Pre-Monsoon activities during March were more intense over North West and Central India. East North East and South Peninsula remained almost dry with on and off rain and thundershower activities. That is why these areas remained rain deficient during the month of March.
As of April 1st, the country was rain surplus by 46%. Central India remained best performer with a surplus of 211% followed by Northwest India which remained surplus by 80%. On the other hand, East and North-East India were rain deficient by 31%, South India was deficient by 14%.
Reason for surplus rain over North West and Central India could be attributed to the number of Western disturbances and confluence zone which persisted over Central parts of the country. Western disturbances gave good rain and thundershower over North West India and the confluence zone was responsible for intense pre-monsoon activities over Central India during March.
Overall rain surplus reduced over country from 46% to 25% by the end of April. As on April 30, the countrywide rain surplus has reduced to 25%.
Rain surplus of Central India reduced to 150%, North West India came down to 38%. Whereas rain deficiency of East and North East India reduced to 15% from 31%. South Peninsula which was deficient by 14% has become rain surplus by 14% as on April 30.
There was significant increase in pre-monsoon activities over East and North East India since the second week of April and are continuing until now. Cyclonic circulation persisted over North East India and Bangladesh. Humid winds from Bay of Bengal are dumping moisture over East and North East. Occasional troughs are also formed over East India. These weather parameters enhance pre-monsoon activities.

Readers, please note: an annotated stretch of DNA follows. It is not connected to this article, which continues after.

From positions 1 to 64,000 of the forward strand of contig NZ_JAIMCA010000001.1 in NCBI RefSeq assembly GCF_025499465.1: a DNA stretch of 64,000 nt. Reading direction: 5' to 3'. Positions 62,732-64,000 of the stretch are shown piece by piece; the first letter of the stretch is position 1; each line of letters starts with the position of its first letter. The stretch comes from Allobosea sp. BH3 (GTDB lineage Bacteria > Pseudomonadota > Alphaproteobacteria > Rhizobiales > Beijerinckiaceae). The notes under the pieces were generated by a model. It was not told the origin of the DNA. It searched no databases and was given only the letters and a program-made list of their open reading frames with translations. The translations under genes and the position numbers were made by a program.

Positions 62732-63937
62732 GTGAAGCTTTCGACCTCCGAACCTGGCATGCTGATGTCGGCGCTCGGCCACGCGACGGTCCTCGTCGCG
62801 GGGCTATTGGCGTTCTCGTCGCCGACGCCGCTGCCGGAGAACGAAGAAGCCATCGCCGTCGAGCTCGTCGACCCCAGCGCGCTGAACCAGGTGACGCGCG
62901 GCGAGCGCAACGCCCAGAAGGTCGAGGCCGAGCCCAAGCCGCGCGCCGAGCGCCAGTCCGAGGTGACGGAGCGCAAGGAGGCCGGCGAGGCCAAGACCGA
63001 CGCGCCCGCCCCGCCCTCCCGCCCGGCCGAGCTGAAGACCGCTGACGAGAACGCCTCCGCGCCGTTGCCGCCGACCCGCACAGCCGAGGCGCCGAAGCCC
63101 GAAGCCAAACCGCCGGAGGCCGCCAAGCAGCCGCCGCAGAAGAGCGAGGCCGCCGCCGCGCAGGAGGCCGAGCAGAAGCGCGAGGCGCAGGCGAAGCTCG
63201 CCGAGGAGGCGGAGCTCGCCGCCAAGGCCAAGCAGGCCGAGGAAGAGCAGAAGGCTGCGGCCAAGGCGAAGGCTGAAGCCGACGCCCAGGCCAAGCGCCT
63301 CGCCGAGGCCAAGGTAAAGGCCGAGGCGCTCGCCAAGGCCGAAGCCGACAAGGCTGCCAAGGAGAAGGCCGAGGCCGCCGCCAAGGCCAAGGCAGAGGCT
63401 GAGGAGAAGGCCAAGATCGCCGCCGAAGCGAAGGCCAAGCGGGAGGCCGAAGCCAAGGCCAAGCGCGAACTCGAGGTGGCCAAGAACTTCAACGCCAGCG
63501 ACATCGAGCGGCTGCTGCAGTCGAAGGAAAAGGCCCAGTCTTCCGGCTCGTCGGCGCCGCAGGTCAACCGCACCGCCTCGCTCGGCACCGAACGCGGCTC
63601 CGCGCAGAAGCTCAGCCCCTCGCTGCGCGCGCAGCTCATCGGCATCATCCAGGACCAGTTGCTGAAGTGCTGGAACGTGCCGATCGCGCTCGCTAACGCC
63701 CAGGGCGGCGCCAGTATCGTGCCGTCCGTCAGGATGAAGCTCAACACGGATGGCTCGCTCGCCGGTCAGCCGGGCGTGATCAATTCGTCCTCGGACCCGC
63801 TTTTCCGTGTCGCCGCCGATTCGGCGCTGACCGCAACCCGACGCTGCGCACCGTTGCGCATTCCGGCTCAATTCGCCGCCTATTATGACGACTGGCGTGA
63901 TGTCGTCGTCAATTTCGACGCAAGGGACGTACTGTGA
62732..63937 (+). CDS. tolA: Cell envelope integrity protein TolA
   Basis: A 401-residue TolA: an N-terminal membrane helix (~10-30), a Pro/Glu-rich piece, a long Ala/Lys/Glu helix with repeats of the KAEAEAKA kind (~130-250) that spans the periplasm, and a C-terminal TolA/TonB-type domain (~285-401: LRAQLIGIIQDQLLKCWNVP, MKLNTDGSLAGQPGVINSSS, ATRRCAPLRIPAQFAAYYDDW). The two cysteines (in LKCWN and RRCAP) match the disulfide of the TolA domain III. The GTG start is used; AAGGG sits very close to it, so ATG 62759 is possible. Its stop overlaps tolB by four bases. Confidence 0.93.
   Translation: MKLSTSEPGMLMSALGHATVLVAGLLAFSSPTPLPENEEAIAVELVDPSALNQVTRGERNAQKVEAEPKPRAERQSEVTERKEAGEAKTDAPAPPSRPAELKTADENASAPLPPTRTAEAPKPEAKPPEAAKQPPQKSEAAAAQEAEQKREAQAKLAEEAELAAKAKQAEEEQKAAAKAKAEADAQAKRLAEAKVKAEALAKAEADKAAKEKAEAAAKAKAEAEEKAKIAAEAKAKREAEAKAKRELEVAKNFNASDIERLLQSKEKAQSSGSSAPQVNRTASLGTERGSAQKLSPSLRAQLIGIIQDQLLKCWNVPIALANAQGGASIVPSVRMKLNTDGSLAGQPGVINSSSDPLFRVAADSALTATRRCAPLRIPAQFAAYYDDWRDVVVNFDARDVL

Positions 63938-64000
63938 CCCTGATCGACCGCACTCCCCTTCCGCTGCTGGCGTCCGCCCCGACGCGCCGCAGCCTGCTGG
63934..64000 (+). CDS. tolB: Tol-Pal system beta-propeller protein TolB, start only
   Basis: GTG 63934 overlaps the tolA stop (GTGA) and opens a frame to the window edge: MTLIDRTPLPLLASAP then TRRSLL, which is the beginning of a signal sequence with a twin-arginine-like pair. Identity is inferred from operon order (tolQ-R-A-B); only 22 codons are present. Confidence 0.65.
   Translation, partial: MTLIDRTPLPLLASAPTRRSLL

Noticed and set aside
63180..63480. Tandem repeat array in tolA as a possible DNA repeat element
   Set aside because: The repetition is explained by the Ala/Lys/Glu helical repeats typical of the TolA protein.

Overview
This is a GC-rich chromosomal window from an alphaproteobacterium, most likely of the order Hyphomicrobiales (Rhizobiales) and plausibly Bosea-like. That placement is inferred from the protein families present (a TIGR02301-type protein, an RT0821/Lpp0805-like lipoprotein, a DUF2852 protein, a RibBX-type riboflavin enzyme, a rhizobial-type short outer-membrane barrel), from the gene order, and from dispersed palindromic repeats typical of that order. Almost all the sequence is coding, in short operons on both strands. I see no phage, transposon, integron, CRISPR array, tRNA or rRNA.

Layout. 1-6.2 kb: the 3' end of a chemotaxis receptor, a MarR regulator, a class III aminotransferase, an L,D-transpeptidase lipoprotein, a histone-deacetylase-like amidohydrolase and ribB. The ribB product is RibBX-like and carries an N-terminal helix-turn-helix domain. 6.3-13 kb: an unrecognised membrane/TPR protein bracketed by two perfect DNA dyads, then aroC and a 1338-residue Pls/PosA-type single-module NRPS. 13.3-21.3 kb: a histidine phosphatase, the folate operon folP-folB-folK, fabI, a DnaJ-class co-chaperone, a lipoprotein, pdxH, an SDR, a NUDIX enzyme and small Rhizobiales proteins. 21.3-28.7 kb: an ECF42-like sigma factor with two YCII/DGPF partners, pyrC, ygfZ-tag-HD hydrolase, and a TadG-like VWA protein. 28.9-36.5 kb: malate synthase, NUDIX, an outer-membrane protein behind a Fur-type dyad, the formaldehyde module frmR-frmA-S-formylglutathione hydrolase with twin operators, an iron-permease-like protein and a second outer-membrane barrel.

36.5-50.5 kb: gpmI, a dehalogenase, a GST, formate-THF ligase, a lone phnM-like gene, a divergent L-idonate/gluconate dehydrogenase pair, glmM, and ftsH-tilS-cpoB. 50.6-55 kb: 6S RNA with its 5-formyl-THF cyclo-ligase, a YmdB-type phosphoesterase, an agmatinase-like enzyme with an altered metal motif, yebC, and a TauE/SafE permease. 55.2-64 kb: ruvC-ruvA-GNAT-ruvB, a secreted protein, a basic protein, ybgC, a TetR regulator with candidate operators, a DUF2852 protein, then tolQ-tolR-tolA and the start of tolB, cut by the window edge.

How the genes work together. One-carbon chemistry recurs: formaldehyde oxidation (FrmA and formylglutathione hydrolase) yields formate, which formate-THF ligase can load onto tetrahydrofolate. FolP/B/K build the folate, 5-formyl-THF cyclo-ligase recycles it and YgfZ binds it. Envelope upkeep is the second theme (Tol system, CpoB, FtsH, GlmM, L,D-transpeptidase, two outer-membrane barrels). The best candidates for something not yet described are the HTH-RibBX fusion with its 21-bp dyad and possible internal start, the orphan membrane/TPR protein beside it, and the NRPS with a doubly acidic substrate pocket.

On the other hand, the South Peninsula also recovered and became rain surplus by 14%. Wind discontinuity formed and persisted from the Central part of the country to south Tamil Nadu. Moisture feed continued from the Bay of Bengal as well as from the Arabian Sea. Kerala and coastal Andhra Pradesh witnessed few heavy to very heavy spells during April.
We expect pre-monsoon activities to continue over many parts of the country until the first week of May. March and April did not witness any significant heatwave activity, we think that until the first week of May temperatures will not heat up much. Heatwave will commence over many parts of the country during the second and third week of May.